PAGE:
It depends. If it is a situation where a school goes into special measures, the head leaves, a temporary one is appointed for a year, then a permanent replacement (or similar type of scenario) is found then no. The school I attended as a child has been through 8 heads in the last 12 years, it is as a result of deep issues in the school and LA (and it is in a mc area with decent exam results). That scenario then yes you should worry. However the teachers in my old school continue to work hard to provide a good standard of education, despite all the backroom politics.
Some years ago I worked briefly in a school that had been through several heads (acting and permanent) in a few years. There were deep seated problems within the school and it was a nightmare to work in. From the outside it looked a lovely, caring school in a leafy area. I don't want to say too much about what was wrong but I got out at the first opportunity and the staff turnover was huge.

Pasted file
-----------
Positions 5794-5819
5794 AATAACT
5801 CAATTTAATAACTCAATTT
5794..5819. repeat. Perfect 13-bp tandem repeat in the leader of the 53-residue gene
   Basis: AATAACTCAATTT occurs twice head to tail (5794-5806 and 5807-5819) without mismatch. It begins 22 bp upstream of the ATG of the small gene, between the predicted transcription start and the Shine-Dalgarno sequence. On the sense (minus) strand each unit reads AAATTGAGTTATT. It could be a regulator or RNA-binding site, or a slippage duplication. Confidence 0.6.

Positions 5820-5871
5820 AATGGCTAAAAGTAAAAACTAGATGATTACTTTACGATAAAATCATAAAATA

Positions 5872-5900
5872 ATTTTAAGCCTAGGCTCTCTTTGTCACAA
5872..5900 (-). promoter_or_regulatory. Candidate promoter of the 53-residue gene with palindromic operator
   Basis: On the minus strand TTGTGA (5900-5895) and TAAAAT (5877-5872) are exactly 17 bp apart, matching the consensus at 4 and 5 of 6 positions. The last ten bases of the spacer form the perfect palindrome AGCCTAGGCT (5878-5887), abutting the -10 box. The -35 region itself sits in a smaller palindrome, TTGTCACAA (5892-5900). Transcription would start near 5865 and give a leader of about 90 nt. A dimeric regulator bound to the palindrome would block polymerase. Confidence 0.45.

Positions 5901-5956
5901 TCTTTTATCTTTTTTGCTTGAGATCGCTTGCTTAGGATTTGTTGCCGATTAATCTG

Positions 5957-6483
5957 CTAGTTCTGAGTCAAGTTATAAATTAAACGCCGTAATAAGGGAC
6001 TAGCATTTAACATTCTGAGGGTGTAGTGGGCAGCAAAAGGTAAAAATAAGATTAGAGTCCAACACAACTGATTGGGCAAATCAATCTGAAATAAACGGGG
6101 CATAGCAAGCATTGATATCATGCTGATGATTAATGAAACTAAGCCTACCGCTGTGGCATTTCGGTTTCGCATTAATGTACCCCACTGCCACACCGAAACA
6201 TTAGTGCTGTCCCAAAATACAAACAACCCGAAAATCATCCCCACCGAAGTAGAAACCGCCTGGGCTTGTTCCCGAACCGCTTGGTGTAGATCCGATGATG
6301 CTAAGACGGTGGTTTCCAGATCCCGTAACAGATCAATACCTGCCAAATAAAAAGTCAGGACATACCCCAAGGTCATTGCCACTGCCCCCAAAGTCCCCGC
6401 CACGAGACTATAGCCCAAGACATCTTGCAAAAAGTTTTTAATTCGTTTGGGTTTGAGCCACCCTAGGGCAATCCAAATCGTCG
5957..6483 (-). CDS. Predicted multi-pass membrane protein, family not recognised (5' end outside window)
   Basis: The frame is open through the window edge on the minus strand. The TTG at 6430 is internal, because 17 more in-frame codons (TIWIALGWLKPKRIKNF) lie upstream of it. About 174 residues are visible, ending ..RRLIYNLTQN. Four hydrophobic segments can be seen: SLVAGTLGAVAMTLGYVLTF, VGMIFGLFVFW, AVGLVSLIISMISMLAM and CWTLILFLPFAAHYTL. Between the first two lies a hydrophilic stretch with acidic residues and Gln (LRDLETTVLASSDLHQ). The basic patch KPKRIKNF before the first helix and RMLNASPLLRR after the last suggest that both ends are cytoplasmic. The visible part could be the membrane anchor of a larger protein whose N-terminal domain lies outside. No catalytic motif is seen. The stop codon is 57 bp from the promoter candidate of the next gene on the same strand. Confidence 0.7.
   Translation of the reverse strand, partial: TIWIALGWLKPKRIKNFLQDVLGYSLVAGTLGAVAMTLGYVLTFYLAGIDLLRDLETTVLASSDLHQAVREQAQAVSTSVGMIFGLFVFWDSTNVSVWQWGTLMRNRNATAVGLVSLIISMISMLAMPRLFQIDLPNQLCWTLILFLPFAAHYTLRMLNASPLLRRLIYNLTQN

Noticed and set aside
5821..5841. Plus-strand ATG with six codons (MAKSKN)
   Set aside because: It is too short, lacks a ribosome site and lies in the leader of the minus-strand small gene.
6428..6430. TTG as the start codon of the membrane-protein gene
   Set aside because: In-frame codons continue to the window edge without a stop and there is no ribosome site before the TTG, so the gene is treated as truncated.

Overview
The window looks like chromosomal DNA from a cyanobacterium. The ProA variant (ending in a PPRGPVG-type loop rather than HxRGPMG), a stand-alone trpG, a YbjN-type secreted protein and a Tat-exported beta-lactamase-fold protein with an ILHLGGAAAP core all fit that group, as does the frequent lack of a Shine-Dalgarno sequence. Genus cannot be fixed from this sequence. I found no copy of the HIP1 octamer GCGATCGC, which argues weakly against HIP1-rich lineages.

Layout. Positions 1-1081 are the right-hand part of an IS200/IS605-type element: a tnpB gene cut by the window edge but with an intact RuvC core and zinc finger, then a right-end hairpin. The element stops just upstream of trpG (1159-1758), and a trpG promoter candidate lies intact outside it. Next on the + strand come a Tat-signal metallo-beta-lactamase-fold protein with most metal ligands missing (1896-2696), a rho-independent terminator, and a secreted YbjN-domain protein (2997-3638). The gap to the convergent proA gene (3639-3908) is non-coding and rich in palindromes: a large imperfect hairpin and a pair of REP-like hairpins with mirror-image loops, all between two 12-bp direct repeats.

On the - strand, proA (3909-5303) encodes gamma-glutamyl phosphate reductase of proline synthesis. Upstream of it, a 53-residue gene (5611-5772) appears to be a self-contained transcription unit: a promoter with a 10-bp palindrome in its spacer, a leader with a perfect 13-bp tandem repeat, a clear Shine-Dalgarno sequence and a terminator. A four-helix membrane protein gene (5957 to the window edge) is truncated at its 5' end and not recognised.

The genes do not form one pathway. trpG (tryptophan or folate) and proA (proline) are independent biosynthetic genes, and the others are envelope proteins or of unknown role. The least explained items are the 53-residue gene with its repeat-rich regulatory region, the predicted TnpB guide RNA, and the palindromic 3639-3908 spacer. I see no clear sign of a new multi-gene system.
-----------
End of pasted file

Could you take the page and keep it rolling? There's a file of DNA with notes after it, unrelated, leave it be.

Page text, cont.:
So yes, I would worry, although obviously there may be a far more innocent explanation in this case. But I would want to know more. being a teaching head is very hard, but it's rare to have NO management time. I would want to know why - have they terrible financial problems, or problems recruiting staff?
I don't see how anyone can teach full time, and be a Headteacher.
At dd's school, the head teaches 2 days a week.
As I see it, small schools with teaching or part teaching heads tend to attract either first time heads, who stay for 2 -3 years and then move on to larger schools/non teaching Head roles, or they attract teachers at the end of their careers, looking for a step down from a large school, before retirement. Neither of these options is particularly good in my opinion.
It is a major concern for me too as dd's school are about to have their third head teacher in 4 years due to some fairly rubbish decisions by the governing body.